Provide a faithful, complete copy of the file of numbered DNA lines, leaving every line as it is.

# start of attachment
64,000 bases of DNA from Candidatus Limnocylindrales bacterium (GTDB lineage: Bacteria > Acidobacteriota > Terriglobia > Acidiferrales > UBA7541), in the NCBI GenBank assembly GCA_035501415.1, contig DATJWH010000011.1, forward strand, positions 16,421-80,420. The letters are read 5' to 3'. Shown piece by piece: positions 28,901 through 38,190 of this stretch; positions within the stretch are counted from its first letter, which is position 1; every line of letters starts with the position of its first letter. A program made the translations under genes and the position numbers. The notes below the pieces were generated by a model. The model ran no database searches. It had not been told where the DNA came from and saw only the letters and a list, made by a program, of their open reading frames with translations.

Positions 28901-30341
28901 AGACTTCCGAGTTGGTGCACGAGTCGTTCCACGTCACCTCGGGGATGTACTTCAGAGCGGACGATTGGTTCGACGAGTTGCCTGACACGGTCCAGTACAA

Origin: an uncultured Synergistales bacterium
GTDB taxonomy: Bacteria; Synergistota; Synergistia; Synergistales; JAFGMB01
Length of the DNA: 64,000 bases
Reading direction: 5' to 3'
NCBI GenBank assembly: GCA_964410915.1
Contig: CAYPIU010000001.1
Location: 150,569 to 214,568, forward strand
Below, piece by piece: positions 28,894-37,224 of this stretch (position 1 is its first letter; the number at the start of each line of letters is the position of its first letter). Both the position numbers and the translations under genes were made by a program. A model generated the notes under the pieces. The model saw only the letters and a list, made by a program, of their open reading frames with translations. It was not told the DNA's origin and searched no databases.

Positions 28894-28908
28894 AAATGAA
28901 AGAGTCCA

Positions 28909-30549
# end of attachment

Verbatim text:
64,000 bases of DNA from Candidatus Limnocylindrales bacterium (GTDB lineage: Bacteria > Acidobacteriota > Terriglobia > Acidiferrales > UBA7541), in the NCBI GenBank assembly GCA_035501415.1, contig DATJWH010000011.1, forward strand, positions 16,421-80,420. The letters are read 5' to 3'. Shown piece by piece: positions 28,901 through 38,190 of this stretch; positions within the stretch are counted from its first letter, which is position 1; every line of letters starts with the position of its first letter. A program made the translations under genes and the position numbers. The notes below the pieces were generated by a model. The model ran no database searches. It had not been told where the DNA came from and saw only the letters and a list, made by a program, of their open reading frames with translations.

Positions 28901-30341
28901 AGACTTCCGAGTTGGTGCACGAGTCGTTCCACGTCACCTCGGGGATGTACTTCAGAGCGGACGATTGGTTCGACGAGTTGCCTGACACGGTCCAGTACAA

Origin: an uncultured Synergistales bacterium
GTDB taxonomy: Bacteria; Synergistota; Synergistia; Synergistales; JAFGMB01
Length of the DNA: 64,000 bases
Reading direction: 5' to 3'
NCBI GenBank assembly: GCA_964410915.1
Contig: CAYPIU010000001.1
Location: 150,569 to 214,568, forward strand
Below, piece by piece: positions 28,894-37,224 of this stretch (position 1 is its first letter; the number at the start of each line of letters is the position of its first letter). Both the position numbers and the translations under genes were made by a program. A model generated the notes under the pieces. The model saw only the letters and a list, made by a program, of their open reading frames with translations. It was not told the DNA's origin and searched no databases.

Positions 28894-28908
28894 AAATGAA
28901 AGAGTCCA

Positions 28909-30549